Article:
• Standard & Poor’s 500 Index operating earnings per share for the second quarter 2013 increased 2.3% over the first quarter. Earnings increased 3.66% from the same quarter last year.
  • U.S. non‐farm worker productivity increased at an annual rate of 2.3% during the second quarter of 2013.
  • The Comex spot rate for gold rose by 6.2% in the third quarter, closing at $1,330.50 an ounce. While gold has rallied recently with talks of Fed bond‐buying tapering and the fiscal gridlock in Washington, the general trend is negative. The metal is down 20.60% this year.
  • U.S. crude oil prices were up 5.2% in the third quarter, despite a drop in September. Oil supplies in the U.S. remain high, while demand is not expected to grow.

Key economic indicators compiled by Barbara A. Ziontz, CFP, Portfolio Manager; [email protected]

Timeline of Events: A Quarter in Review

Data Sources: The Wall Street Journal; US Dept. of Commerce ‐ Bureau of Economic Analysis; US Dept. of Labor;;;;;;; ; Dimensional Fund Advisors

Disclosures and Footnotes:

This information is not intended to be used as a general guide to investing, or as a source of any specific investment recommendations, and makes no implied or express recommendations concerning the manner in which any client’s account should or would be handled, as appropriate investment strategies depend upon the client’s investment objectives. It is the responsibility of any person or persons in possession of this material to inform themselves of and to take appropriate advice regarding any applicable legal requirements and any applicable taxation regulations which might be relevant to the subscription, purchase, holding, exchange, redemption or disposal of any investments.

This information does not constitute a solicitation in any jurisdiction in which such a solicitation is unlawful or to any person to whom it is unlawful. Moreover, this information neither constitutes an offer to enter into an investment agreement with the recipient of this document nor an invitation to respond to the document by making an offer to enter into an investment agreement.

The portfolio risk management process includes an effort to monitor and manage risk, but does not imply low risk. Past performance is not indicative of future results, which may vary. The value of investments and the income derived from investments can go down as well as up. Future returns are not guaranteed, and a loss of principal may occur.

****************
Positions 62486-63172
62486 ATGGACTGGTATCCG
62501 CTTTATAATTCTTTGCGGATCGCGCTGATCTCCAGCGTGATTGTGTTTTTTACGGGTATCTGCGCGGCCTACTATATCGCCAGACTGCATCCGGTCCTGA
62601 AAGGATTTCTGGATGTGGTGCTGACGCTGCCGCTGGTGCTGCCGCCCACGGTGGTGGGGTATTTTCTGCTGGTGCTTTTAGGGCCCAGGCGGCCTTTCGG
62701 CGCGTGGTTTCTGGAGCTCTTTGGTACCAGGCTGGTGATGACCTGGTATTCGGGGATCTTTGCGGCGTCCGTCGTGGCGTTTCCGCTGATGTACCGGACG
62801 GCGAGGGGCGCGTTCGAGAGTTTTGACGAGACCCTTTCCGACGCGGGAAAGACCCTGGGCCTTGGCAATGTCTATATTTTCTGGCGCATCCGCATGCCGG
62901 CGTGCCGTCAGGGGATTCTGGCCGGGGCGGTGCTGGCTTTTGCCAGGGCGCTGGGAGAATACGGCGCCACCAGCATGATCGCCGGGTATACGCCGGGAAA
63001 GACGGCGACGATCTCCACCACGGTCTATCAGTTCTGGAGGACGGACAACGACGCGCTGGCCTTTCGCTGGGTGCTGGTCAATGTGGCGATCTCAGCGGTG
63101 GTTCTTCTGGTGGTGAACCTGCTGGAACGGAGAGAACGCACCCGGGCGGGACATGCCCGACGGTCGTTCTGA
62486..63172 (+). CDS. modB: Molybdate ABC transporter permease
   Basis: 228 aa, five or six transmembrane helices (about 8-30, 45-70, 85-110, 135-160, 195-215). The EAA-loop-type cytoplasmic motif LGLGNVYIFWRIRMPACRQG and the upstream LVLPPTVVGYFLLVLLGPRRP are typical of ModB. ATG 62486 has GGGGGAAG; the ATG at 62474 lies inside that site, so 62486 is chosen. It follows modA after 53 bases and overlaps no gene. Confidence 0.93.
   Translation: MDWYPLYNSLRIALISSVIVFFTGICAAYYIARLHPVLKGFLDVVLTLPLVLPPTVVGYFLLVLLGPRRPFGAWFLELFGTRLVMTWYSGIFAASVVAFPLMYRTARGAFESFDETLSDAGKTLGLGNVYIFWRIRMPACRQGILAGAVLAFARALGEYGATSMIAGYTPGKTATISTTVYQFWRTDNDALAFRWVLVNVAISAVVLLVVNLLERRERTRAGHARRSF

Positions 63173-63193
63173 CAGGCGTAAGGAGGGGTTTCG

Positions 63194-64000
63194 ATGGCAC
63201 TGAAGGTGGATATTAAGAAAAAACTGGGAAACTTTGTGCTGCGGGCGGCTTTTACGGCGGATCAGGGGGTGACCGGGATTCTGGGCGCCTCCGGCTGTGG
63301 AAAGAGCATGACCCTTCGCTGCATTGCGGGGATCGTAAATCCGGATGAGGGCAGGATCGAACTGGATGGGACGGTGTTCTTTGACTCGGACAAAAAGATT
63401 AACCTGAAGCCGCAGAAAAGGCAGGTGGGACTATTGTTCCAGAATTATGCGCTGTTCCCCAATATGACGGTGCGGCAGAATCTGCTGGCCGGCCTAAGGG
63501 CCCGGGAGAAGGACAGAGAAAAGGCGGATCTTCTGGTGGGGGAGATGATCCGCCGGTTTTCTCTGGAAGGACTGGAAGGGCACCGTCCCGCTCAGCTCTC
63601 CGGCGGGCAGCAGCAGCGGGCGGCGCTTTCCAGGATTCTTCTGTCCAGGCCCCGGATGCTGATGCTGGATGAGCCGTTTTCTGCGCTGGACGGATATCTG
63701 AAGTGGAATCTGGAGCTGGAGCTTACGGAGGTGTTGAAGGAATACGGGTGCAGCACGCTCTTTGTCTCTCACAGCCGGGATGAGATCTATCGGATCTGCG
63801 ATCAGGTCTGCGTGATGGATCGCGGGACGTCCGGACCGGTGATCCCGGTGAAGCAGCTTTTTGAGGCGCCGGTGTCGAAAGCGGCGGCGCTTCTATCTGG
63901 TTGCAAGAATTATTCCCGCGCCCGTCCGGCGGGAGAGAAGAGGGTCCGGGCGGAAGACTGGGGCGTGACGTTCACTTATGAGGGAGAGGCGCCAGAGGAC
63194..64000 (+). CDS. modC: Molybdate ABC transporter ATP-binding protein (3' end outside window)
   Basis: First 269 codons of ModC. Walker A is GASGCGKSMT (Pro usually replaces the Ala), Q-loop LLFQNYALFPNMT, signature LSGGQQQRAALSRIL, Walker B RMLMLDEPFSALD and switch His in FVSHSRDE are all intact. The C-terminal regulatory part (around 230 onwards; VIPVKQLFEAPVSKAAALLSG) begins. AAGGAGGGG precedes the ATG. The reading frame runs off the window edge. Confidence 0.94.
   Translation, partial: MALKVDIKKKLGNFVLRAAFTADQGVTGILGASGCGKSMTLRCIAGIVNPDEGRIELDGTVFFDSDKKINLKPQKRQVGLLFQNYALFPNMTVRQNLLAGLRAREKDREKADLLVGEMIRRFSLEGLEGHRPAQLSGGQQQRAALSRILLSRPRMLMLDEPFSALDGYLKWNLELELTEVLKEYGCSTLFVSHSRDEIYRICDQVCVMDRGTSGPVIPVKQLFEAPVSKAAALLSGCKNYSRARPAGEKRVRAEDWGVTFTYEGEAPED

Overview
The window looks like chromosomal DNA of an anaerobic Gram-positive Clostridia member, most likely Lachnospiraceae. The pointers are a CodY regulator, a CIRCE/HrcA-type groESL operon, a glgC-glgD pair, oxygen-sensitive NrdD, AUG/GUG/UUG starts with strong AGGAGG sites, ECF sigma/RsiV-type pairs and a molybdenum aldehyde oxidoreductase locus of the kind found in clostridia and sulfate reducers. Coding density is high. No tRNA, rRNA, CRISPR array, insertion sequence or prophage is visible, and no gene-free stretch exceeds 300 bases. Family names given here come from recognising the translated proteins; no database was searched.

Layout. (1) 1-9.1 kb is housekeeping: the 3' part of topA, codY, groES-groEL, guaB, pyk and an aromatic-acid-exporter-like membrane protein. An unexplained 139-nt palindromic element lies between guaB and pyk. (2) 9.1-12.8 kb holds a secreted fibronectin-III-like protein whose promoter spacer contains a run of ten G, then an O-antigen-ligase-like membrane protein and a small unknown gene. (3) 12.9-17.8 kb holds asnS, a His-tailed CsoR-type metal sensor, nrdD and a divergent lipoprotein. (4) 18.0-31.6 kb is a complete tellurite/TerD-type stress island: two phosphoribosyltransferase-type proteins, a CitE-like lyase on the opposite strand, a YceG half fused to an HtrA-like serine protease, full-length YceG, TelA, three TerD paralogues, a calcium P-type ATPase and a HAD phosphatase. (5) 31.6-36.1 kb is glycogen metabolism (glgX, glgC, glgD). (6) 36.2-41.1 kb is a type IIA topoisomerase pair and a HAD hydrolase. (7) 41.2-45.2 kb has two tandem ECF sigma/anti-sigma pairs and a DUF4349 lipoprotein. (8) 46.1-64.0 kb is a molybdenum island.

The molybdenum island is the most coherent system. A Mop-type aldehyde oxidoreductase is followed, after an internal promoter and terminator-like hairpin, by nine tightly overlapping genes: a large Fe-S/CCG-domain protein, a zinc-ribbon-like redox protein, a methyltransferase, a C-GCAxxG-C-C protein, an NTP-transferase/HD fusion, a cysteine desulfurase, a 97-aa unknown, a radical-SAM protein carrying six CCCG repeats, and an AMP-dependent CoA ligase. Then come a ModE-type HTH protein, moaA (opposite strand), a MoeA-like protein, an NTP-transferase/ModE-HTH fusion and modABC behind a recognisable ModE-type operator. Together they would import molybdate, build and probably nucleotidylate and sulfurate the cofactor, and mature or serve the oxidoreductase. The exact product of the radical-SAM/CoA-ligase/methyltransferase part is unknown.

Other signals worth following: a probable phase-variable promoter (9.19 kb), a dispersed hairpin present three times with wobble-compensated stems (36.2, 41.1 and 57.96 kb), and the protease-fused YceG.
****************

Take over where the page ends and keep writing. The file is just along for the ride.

Opinions expressed are current opinions as of the date appearing in this material only. No part of this material may, without Bingham, Osborn & Scarborough, LLC’s prior written consent, be (i) copied, photocopied or duplicated in any form, by any means, or (ii) distributed to any person that is not an employee, officer, director, or authorized agent of the recipient.

(1) Source: MSCI. Neither MSCI nor any other party involved in or related to compiling, computing or creating the MSCI data makes any express or implied warranties or representations with respect to such data (or the results to be obtained by the use thereof), and all such parties hereby expressly disclaim all warranties or originality, accuracy, completeness, merchantability or fitness for a particular purpose with respect to any of such data. Without limiting any of the foregoing, in no event shall MSCI, any of its affiliates or any third party involved in or related to compiling, computing or creating the data have any liability for any direct, indirect, special, punitive, consequential or any other damages (including lost profits) even if notified of the possibility of such damages. No further distribution or dissemination of the MSCI data is permitted without MSCI’s express written consent.

©2013 Bingham, Osborn & Scarborough, LLC